In other contexts, Little O is something mathematical, which I won’t attempt to explain, and Big O means something different to mathematicians, watchers of Japanese anime, writers and readers of erotica (no link, obvs) and fans of Roy Orbison. (Is there any overlap between those categories? Have two people ever had a seriously embarrassing conversation by assuming that the other meant something different?)

(See also the many uses of omicron and omega in the pages linked above.)

PS 10 Dec: Numberphile has a video about some mathematical usages of omicron, which I won’t pretend to understand. I noticed that he pronounced omicron with a short ‘o’ all the time, and omega with a long ‘o’ most of the time, but once or twice with a short ‘o’. I suspect that once Hindu/Arabic numerals came into use in Europe, omicron was less used because it could be mistake for zero. Notice that at 5.37 of the video, the paper they discuss is titled Big omicron and big omega and big theta. Big omicron is literally big little o, and big omega is big big o.

Chairs!

In a comment to a recent post, I mixed up the Korean words 색 (saek, colour) and 책 (chaek, book). Two words which I often mix up are 의사 (ui-sa, doctor) and 의자 (chair). Of course I can tell the difference between colours and books, and doctors and chairs in real life (but maybe a doctor is chairing a meeting!), but the words kind of look the same. In fact, the consonant letters of the Korean alphabet were designed to illustrate the connections between the sounds they represent. They are (with their most common transliterations):

ㅁ m ㅂ b ㅍ p

ㄴ n ㄷ d ㅌ t 

ㅇ ng ㄱ g ㅋ k

ㅅ s ㅈ j ㅊ ch ㅎ h 

(Annoyingly, Korean typewriter/computer keyboards don’t advantage of these patterns. My Korean typing is very slow.) (Compare the IPA chart.)

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Questions, questions!

Several months ago, while waiting for my morning coffee, I heard a woman nearby say on her phone 

Are you still in bed, are you?

It’s certainly clear, but it’s not a standard question structure. We can easily have

You’re still where
You’re still in bed?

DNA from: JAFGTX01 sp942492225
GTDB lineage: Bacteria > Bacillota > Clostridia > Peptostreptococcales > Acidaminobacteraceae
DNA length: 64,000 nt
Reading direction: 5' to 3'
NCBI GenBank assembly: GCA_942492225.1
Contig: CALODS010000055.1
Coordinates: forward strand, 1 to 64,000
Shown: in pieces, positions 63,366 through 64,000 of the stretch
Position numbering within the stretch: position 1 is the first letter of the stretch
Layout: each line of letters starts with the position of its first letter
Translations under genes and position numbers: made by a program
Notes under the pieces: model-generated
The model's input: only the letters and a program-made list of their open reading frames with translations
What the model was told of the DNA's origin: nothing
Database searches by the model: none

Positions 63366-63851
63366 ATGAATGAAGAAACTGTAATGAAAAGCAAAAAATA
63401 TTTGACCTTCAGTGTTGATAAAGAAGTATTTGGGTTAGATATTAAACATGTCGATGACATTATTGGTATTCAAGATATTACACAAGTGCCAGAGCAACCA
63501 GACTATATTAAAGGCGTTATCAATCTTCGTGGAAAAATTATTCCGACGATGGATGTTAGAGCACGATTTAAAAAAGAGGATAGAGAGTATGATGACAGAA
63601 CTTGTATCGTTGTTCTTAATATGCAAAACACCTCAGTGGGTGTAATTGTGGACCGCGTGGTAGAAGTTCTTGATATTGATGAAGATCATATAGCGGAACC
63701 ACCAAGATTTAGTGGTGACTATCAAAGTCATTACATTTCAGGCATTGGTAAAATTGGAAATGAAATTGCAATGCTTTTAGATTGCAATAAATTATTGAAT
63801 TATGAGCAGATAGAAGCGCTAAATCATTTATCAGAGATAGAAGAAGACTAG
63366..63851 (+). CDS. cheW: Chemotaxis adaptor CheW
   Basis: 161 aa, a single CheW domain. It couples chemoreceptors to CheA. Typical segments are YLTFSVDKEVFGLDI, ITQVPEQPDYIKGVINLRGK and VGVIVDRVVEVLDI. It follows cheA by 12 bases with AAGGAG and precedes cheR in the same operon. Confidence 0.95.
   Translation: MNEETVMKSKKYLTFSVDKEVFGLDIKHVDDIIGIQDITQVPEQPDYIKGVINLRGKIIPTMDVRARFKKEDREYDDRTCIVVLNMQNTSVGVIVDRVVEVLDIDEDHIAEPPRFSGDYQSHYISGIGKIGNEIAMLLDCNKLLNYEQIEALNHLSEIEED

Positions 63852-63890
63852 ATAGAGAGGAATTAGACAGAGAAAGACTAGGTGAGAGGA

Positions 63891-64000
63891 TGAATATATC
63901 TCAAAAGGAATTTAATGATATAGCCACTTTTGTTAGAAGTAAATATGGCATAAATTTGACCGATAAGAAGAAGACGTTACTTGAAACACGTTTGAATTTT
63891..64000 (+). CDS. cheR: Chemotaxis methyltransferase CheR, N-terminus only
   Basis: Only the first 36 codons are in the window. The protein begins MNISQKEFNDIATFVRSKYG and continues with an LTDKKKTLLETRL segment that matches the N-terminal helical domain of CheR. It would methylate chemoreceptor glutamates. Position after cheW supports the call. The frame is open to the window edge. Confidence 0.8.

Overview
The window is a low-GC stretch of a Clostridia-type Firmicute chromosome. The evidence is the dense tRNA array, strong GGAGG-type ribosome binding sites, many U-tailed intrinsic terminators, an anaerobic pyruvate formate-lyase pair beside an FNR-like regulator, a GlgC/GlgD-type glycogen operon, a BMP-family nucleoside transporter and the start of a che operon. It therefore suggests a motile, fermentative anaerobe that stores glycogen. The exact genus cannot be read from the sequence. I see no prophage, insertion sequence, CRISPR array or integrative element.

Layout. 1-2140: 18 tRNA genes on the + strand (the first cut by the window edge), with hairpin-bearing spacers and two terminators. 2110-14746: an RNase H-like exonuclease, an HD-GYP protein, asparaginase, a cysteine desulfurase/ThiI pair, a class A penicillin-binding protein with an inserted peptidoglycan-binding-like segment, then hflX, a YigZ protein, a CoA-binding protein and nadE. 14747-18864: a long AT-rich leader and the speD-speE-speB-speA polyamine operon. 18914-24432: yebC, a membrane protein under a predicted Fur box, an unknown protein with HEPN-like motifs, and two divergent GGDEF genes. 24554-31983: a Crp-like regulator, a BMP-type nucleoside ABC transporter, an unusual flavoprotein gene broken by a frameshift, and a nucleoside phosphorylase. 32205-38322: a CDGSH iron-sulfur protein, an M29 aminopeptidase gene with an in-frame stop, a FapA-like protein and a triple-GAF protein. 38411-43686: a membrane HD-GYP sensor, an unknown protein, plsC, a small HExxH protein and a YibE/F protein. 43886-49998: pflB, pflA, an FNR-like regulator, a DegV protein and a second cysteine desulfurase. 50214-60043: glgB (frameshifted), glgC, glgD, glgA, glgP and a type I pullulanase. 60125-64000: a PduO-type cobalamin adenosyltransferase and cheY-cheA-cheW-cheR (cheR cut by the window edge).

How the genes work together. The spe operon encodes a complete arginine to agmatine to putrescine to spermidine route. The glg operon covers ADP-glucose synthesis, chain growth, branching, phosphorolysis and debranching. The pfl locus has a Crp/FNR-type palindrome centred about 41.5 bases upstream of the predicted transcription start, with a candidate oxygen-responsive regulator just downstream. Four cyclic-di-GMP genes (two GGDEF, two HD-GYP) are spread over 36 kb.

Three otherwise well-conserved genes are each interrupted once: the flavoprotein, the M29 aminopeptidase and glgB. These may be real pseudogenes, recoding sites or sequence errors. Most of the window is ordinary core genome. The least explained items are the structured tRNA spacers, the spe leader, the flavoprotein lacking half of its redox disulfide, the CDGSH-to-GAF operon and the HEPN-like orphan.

Are you still in bed?
You’re still in bed, aren’t you?
You’re not/You aren’t still in bed, are you?

and possibly

You’re still in bed, are you?

but not 

You’re not/You aren’t still in bed, aren’t you?

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Behind every (great/successful) quotation is a mis-attribution

A Facebook friend shared the following:

Winston Churchill loved paraprosdokians, figures of speech in which the latter part of a sentence or phrase is surprising or unexpected.

1. Where there’s a will, I want to be in it.
2. The last thing I want to do is hurt you, but it’s still on my list.
3. Since light travels faster than sound, some people appear bright until you hear them speak.
4. If I agreed with you, we’d both be wrong.
5. War does not determine who is right – only who is left.
6. Knowledge is knowing a tomato is a fruit. Wisdom is not putting it in a fruit salad.
7. They begin the evening news with ‘Good Evening,’ then proceed to tell you why it isn’t.
8. To steal ideas from one person is plagiarism. To steal from many is research.
9. I thought I wanted a career. Turns out, I just wanted pay checks.
10. In filling out an application, where it says, ‘In case of emergency, notify:’ I put “DOCTOR.”
11. I didn’t say it was your fault, I said I was blaming you.
12. Women will never be equal to men until they can walk down the street…with a bald head and a beer gut, and still think they are sexy.
13. Behind every successful man is his woman. Behind the fall of a successful man is usually another woman.
14. A clear conscience is the sign of a fuzzy memory.
15. You do not need a parachute to skydive. You only need a parachute to skydive twice.
16. Money can’t buy happiness, but it sure makes misery easier to live with.
17. There’s a fine line between cuddling and…holding someone down so they can’t get away.
18. I used to be indecisive. Now I’m not so sure.
19. You’re never too old to learn something stupid.
20. To be sure of hitting the target, shoot first and call whatever you hit the target.
21. Nostalgia isn’t what it used to be.
22. Change is inevitable, except from a vending machine.
23. Going to church doesn’t make you a Christian any more than standing in a garage makes you a car.
24. I’m supposed to respect my elders, but now it’s getting harder and harder for me to find one.